Commission takes a step in the recognition of automotive suppliers’ contribution to sustainable economy
- Climate Delegated Act incorporates the production of powertrain components including e-motors, power electronics, thermal management and braking systems in its definition of sustainable economic activities
- Critical activities are still at risk of being overlooked by capital markets
The European taxonomy regulation aims to direct investments towards sustainable commercial activities. This means that, over the coming years, the sustainability level of each business activity will influence its access to funding. On 13 June, the European Commission presented new proposals for delegated acts that amend and complement the classification scheme for sustainable business activities. CLEPA welcomes this initiative and sees the delegated acts as a step forward in the acknowledgment of automotive suppliers’ contribution to a sustainable economy and their role in the advancement of green mobility in the EU.
Originally, the taxonomy regulation did not recognise the economic activities related to the production of e-mobility components as ‘sustainable’, while the assembly of electric vehicles was considered as such. The proposed amendment to the Climate Delegated Act will recognise a significant share of the manufacturing of powertrain components, including power electronics, thermal management and braking components, as contributing to the environmental performance of the car, if installed in a zero-emission vehicle. For automotive suppliers, the delegated act marks a crucial first step to improve the level playing field and secure funding for critical supply chain elements and zero-emission mobility.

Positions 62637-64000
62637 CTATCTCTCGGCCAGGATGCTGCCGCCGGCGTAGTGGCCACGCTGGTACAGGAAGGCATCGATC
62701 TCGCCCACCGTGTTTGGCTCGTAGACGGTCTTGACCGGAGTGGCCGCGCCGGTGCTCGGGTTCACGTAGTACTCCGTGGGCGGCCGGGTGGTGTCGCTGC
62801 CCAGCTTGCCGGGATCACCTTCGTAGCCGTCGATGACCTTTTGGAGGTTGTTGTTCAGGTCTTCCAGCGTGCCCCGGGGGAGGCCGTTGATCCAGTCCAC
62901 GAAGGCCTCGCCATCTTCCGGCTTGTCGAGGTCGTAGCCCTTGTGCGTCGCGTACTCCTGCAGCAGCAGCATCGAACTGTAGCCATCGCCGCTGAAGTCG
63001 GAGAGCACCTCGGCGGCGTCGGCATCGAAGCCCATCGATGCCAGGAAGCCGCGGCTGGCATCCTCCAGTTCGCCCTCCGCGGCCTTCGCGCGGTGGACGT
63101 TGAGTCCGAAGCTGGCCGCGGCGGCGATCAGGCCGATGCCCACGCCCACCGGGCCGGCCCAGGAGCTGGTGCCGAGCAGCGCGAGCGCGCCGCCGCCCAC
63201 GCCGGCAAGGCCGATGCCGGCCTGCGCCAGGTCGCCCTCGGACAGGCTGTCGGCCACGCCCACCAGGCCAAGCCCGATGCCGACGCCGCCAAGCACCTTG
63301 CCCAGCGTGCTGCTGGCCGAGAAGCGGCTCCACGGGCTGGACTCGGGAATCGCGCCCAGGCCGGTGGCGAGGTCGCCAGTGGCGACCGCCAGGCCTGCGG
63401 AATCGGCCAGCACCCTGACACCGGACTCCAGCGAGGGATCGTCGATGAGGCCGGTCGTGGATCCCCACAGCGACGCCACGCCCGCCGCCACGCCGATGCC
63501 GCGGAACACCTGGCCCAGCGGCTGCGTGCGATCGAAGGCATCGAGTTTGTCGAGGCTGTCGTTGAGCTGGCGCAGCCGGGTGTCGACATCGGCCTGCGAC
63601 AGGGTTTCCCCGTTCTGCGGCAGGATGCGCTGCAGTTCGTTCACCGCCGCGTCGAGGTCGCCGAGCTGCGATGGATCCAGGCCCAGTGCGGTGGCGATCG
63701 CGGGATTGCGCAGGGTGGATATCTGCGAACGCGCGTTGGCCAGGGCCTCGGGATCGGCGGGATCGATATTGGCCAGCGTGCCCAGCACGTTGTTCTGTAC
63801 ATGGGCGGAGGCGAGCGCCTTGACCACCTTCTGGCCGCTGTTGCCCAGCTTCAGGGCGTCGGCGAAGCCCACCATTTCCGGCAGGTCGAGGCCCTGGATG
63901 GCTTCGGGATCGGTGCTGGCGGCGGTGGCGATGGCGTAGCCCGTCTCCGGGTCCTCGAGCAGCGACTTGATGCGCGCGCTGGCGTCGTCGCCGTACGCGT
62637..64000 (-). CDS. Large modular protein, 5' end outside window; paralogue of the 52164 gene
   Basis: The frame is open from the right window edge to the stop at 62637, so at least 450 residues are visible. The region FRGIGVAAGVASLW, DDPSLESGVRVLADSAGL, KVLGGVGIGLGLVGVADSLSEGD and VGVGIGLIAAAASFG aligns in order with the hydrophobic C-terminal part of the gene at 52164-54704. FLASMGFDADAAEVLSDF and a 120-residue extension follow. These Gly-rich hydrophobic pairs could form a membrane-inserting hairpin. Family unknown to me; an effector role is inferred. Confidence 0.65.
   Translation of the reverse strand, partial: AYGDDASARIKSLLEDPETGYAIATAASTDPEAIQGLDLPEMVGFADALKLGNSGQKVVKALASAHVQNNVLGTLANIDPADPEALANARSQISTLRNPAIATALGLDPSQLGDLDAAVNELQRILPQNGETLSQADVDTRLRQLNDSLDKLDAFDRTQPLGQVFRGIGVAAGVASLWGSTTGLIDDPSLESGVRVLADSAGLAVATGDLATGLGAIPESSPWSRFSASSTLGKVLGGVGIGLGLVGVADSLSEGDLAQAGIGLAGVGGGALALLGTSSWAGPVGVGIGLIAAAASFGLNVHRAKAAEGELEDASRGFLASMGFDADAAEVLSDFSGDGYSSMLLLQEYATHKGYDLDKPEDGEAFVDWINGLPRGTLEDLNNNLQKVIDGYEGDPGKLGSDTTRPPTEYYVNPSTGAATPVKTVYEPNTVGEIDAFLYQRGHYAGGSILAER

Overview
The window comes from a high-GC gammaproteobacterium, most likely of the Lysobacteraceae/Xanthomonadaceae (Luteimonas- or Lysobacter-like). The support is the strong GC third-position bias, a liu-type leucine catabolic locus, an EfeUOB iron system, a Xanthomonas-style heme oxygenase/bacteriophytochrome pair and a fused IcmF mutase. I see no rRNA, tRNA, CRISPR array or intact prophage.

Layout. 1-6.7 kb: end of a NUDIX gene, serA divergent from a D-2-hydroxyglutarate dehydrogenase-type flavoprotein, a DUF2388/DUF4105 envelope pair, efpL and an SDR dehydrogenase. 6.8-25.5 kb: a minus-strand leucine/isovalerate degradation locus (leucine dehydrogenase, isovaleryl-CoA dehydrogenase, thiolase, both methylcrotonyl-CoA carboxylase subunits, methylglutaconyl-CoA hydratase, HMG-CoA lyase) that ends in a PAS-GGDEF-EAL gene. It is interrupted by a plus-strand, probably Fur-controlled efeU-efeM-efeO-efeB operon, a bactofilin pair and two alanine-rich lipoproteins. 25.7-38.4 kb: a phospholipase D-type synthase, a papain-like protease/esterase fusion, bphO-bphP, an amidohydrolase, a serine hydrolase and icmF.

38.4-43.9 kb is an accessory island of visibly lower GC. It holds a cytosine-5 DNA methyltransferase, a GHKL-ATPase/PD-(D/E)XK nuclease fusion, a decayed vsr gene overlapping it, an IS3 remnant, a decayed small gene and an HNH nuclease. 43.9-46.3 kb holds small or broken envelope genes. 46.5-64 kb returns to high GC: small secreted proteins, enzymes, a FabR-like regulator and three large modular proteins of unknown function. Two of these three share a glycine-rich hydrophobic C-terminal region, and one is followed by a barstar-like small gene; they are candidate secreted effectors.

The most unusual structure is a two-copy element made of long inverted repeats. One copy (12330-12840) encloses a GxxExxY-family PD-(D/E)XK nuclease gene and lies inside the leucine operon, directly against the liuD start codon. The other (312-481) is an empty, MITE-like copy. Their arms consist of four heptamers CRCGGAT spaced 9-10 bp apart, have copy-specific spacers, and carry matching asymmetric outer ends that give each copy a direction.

The circularity chapter of the Delegated Act on non-climate environmental objectives gives much-needed recognition to the sustainability contribution of some aftermarket-related activities, but so far excludes the design for circularity and remains ambiguous on remanufacturing actions by automotive suppliers. As a result, critical activities by automotive suppliers remain at risk of being overlooked by capital markets and could suffer from underinvestment. The use of low carbon/recovered materials, lightweighting, and product robustness should be considered in future revisions of the taxonomy.
In order to establish a fair and level playing field within the automotive sector, future improvements are needed. Many automotive supply companies continue to face unequal competition with OEMs, who can claim eligibility for the revenue generated by a sold vehicle whose value is generated by all components, while the manufacturing activities of a large share of these components remains non-eligible.
Unless Member states or the European Parliament object to the publication, the delegated acts will enter into force after a period of four months. CLEPA stands ready to support the European Commission in the development of a comprehensive pathway towards a fair taxonomy that effectively recognises the valuable contributions of all automotive suppliers in mitigating climate change, preventing pollution, and promoting circularity.
In: CLEPA News, Environment & Energy, Growth & Competitiveness